11 - 17 FEBRUARY 1945

 

 FEBRUARY 1945

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11 12 13 14 15 16 17
18 19 20 21 23 24
25 26 27 28 1 2 3
4 5 6 7 8 9 10

 

11 February 1945

 

 

"Target Corregidor and target date 16 February."

   
 

 

 

12 February 1945

 

 

"Worked all night on F.O.#9."

 

 

 

13 February 1945

 

 

"F.O. It 9 issued. Arrangements and details 54.

Text Box: 55.
being smoothed out for D+1 day of Oprn. 48."

 

 

 

14 February 1945

 

 

The war tent contained a sand table, terrain model of Corregidor Island. Sam Smith was right after all with his prediction back on Noemfoor.

The 3rd Battalion will jump the morning of the 16th, the planes will return and pick up the 2nd Battalion. who will jump as the second lift. The same air transportation group, the 317th Troop Carrier Group, will transport the 3rd and 2nd the first day and the 1st Battalion the next morning, 17 February. Intelligence reports the island is not heavily defended. Sixth Army G-2 estimates 850 enemy troops defending the island. The island has been bombed by B-24's of the 307th Bomb Group and A-20's of the 3rd Attack Group since 28 January. They dropped 3,128 tons of bombs making this the heaviest concentration of bombs dropped on any target in the entire Pacific War. The island was closely photographed. Photos made shortly before our D-Day disclosed one set of footprints across the parade ground. The enormous amount of shelling and bombing had left a heavy coat of dust on the surface of the island.

A Navy task force has been bombarding the island for some time, and they will be standing by to provide fire support on call. Motor Torpedo Boats will be patrolling the coast in order to pick up jumpers who land in the sea. We will all wear Mae West inflatable life vests.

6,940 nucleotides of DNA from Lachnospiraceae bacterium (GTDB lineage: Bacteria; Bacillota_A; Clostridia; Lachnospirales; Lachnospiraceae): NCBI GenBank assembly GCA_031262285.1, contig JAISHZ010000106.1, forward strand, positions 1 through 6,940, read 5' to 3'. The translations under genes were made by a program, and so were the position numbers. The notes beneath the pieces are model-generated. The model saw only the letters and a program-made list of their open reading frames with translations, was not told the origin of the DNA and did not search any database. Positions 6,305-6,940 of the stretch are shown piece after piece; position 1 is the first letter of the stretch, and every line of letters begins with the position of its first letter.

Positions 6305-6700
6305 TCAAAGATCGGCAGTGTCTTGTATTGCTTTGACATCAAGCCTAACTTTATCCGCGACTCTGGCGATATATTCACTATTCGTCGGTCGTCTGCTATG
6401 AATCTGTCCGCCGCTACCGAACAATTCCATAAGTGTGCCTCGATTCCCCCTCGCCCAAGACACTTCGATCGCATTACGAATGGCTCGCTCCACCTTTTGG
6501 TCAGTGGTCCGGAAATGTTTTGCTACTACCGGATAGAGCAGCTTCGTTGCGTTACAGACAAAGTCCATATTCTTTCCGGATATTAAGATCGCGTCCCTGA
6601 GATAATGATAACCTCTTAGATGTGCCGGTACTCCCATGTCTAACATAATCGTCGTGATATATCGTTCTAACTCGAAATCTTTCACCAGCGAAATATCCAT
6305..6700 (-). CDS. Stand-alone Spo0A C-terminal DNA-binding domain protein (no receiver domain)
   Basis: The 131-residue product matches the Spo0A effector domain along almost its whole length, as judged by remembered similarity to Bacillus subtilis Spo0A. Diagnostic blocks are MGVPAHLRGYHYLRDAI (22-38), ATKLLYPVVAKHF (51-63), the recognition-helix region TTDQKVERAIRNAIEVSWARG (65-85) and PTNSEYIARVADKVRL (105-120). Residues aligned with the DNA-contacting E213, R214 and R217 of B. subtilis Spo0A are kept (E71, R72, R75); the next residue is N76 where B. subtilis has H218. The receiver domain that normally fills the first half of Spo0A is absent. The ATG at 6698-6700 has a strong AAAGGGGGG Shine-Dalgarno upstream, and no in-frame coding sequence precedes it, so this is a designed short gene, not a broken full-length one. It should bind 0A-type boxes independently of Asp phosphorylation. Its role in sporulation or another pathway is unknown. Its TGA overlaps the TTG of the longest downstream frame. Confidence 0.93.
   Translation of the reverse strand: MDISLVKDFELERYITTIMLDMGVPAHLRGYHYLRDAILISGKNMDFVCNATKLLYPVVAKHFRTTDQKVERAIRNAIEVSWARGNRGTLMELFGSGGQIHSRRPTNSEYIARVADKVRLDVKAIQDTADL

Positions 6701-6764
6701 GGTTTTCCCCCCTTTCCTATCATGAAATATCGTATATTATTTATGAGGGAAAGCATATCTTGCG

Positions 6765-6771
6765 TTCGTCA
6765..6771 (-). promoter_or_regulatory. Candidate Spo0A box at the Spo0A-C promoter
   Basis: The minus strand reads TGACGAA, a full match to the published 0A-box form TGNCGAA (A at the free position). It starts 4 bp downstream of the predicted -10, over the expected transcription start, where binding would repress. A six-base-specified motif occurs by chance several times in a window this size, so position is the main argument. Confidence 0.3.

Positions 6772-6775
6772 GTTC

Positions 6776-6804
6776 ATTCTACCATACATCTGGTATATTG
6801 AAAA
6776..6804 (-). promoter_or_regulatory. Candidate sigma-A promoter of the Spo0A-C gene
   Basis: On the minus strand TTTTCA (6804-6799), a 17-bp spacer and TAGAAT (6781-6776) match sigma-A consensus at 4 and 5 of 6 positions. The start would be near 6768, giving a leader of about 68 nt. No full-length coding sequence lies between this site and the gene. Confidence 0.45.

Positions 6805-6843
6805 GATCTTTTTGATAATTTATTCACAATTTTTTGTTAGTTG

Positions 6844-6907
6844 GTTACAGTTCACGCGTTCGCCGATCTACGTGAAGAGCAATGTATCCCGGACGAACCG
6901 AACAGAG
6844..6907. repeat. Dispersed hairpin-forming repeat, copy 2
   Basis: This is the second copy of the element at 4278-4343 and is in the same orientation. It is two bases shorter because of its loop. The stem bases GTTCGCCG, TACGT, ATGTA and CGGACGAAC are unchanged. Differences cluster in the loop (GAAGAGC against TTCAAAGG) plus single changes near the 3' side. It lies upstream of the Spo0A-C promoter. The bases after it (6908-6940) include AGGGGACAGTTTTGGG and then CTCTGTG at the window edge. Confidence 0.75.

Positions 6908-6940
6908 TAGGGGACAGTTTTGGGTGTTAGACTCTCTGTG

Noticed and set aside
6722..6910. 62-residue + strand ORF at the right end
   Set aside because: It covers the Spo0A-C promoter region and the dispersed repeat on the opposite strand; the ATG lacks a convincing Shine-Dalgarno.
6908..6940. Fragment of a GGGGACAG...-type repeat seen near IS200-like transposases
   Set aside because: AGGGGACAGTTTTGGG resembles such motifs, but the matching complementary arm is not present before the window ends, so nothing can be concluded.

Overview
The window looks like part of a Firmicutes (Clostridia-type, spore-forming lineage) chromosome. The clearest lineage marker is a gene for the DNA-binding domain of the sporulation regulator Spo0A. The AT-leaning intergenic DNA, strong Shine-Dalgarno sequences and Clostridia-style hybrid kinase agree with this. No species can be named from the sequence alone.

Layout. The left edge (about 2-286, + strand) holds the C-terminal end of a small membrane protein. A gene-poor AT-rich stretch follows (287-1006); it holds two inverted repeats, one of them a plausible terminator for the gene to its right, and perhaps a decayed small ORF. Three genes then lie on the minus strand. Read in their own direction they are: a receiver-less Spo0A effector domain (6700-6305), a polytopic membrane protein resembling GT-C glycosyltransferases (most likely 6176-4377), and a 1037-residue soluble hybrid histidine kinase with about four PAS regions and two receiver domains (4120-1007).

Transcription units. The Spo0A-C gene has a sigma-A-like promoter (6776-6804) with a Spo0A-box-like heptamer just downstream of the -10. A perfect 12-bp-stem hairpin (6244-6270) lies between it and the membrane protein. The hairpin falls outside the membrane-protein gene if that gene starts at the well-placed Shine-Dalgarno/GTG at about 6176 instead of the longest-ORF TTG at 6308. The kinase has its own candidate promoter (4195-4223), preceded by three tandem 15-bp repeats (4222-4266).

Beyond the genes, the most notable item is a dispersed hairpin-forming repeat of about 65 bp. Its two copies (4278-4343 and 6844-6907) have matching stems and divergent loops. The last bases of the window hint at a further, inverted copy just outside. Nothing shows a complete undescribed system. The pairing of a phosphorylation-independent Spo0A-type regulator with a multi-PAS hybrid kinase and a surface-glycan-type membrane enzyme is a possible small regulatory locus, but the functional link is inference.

There are two jump fields on Topside. These are designated as "A" Field and "B" Field. "A" Field is the parade ground and "B" Field is the golf course. ("Golf course" is misleading. It was a tiny, nine hole, 'Pitch & Putt' course.) "B" Field is slightly smaller than "A" Field. The parade ground is located in front of the western half of the "mile long"' barracks on Topside. "B" Field is located east of the Officers Club and swimming pool. The eastern half of the Senior officers row borders "B" Field on the north.

 "It is easily determined arithmetically that a C-47 travelling at dropping speed will move at a rate of about 150 F/s. The maximum feasible length of "A" Field being 1050 feet and that of "B" Field 975, the actual time over the drop zone would not exceed about 6 seconds. Stick time out of the plane is about .5 seconds per man. Using a drop altitude of 400 feet, time to the ground amounts to approximately 25 seconds. A wind velocity of 15-25 mph or 22-37 f/s would occasion a drift of from 500 to 900 feet. during the descent, distances roughly equivalent to the length of the drop zone."

Source: USAFFE Report Number 308, 16 May, 1945 - Paragraph 7. d

 The jumps will be made in sticks of eight due to the shortness of the drop zones. Each plane will thus have to make three passes. In the briefings there was some talk of two passes, but I do not know of any planes that did not make the three. In our battalion we prepared for three and most of the jumpmasters were to remain in their plane and jumpmaster each stick. There were also two ammunition bundles in the plane to be kicked out before the jumpers. One bundle was to be kicked out before the first stick and one before the second. The reason for the jumpmasters staying with the plane was that the fields would already be secured by the 3rd Battalion, so there was no need for the officers to get down in a hurry. I put T/Sgt Todd in the lead of the first stick and S/Sgt Chris Johnson in lead of the second stick. I would lead the third stick. I don't think it would have been possible to get twelve men down safely, if two passes had been used.

 

"F.O. #9 corrected and distributed to those having old copies. Groups were given detailed instructions with the terrain model and aerial photos. Arrangements made for getting chutes and parking of planes on the 15th. We were briefed in a heavily guarded, buttoned down tent at Regimental Headquarters."

 

   

 

 

15 February 1945

 

 

   

NOTE: - As the materials for the period 15 February to 2 March are extensive, we are presenting them as a DAY REPORT series, one per day. As well as providing an "at-a-glance" view of the major issues, casualties and personalities, these summaries contain links to side notes and feature articles.  

Preparation for Corregidor

To view the first DAY REPORT, or click the graphic above.

This feature requires special fonts to be seen 'as designed.'
 

 

 

16 February 1945

 

 

 

 

17 February 1945

 

 

 

 

 

 

 

 

 

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Last Updated: 12-01-13